The use of Social Media will be more important than ever in reaching out to and speaking directly with the electorate. While there will always be room for for traditional campaign trail activities, 2016 will see the most digitally focussed campaigns yet. How candidates are perceived online and the influence they hold will be just as important as the speeches they give, the hands they shake or the babies they kiss.

This is why we are launching the The GOP Candidates Social Media Power Board. We will be monitoring the online influence of the candidates with a weekly release of this board and can’t wait to see how this correlates with their popularity in the polls. You can follow the board and get weekly notifications of who in the race is rising and who’s falling in their online social media influence.

Interested in how much influence you have online? Why not join our Online Influencer Board and see how you compare to your peers?

Why leaders must take control of the score

As a leader, one of your jobs is to keep those you lead focused on the goals you are trying to reach.

An underused tool in every leader’s toolbox is to create and share “the score”.

“The score” is how you have decided everyone should measure success, whether as individuals or as a group.

Whether we realise it or not, we all take account of the score in our daily lives. Indeed,  if you don’t share the score, people will invent their own. This can have hideous consequences as people chase after the wrong activities. No, it’s far better for you to take control of the score by choosing which KPIs matter and communicating them clearly.

As a leader it is your job to identify the scores that matter for the objectives you are seeking.

To do this, first write out the objectives and the success criteria for those objectives. These may be fairly numerical already. Then break down those objectives into the constituent parts and identify the important signals that you can measure reliably and easily. These are the metrics that go into making your score.

Next you need to attribute the score correctly. You have several options:

  • personal scores – this is a score for each individual. This approach works best in a group setting where there isn’t really a team objective – e.g. a conference, a group of separate businesses or a very large business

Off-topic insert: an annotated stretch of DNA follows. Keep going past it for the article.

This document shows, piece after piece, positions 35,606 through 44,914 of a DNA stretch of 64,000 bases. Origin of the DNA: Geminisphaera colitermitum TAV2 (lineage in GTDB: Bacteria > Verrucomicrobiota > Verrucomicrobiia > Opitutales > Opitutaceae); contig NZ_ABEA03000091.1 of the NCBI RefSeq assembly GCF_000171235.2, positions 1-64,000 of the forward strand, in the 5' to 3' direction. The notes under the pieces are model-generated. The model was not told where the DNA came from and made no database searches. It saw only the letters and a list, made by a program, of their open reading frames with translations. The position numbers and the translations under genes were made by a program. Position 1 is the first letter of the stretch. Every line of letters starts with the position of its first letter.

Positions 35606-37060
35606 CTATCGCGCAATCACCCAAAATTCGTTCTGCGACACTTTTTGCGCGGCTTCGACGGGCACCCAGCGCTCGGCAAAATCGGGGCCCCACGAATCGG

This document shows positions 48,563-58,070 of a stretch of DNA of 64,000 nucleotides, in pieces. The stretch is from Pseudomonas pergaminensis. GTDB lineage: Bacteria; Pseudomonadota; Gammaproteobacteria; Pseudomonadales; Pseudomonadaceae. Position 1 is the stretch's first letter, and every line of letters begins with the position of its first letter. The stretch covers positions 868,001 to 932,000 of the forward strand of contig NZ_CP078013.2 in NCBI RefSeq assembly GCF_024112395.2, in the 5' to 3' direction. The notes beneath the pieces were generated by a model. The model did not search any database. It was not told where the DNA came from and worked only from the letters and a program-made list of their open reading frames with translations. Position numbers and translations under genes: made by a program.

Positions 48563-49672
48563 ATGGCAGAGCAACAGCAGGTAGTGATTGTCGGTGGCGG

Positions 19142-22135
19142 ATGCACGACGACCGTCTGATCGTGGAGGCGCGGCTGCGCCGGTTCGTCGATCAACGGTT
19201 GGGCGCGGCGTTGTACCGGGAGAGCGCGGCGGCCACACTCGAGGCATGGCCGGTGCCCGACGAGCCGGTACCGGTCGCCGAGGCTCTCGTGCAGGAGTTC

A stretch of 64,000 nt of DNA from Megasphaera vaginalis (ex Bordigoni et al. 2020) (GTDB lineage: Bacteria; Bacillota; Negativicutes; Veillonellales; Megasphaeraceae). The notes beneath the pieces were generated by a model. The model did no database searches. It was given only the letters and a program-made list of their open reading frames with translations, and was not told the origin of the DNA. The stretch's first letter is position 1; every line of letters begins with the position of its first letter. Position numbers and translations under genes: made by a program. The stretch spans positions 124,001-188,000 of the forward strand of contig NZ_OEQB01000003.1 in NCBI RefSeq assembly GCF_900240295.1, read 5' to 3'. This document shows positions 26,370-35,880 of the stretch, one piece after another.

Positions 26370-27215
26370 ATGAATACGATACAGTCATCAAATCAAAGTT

• team scores – a score for your team. This works best when you are seeking to focus the efforts of your internal team – e.g. a KPI such as number of visitors to our website each month
  • market comparison – in more mature markets it may be more useful to focus on the comparison with peers – e.g. we are the number 1 supplier of milk in our region.

Finally, as a leader it’s not only your job to identify the scores that matter but also to communicate them regularly.

This could take many forms from a weekly email to a big screen TV leaderboard in the office. Whatever you choose, you need to remember that facts don’t speak for themselves. The medium you choose is important – people will take more notice of a leaderboard engraved in stone than one hastily scrawled on a piece of paper!

The score is an essential part of leadership. We all take account of the score whether we realise it or not. As a leader you can leverage the score and its communication to achieve the goals you’ve set for your team.

A great example of the importance of leaders and ‘communicating the score’ has recently taken the world’s media by storm. The Republican Party or Grand Old Party (GOP) Presidential candidates for the 2016 US elections recently debated each other on Fox News and presented to the audience what “scores” were important to them to keep and raise for the country. From here on in, how these individuals communicate their leadership goals to the people will be paramount. The use of Social Media will be more important than ever in reaching out and speaking to the electorate.

Interested in how much influence you have online? Why not join our Online Influencer ScoreBook and see how you compare?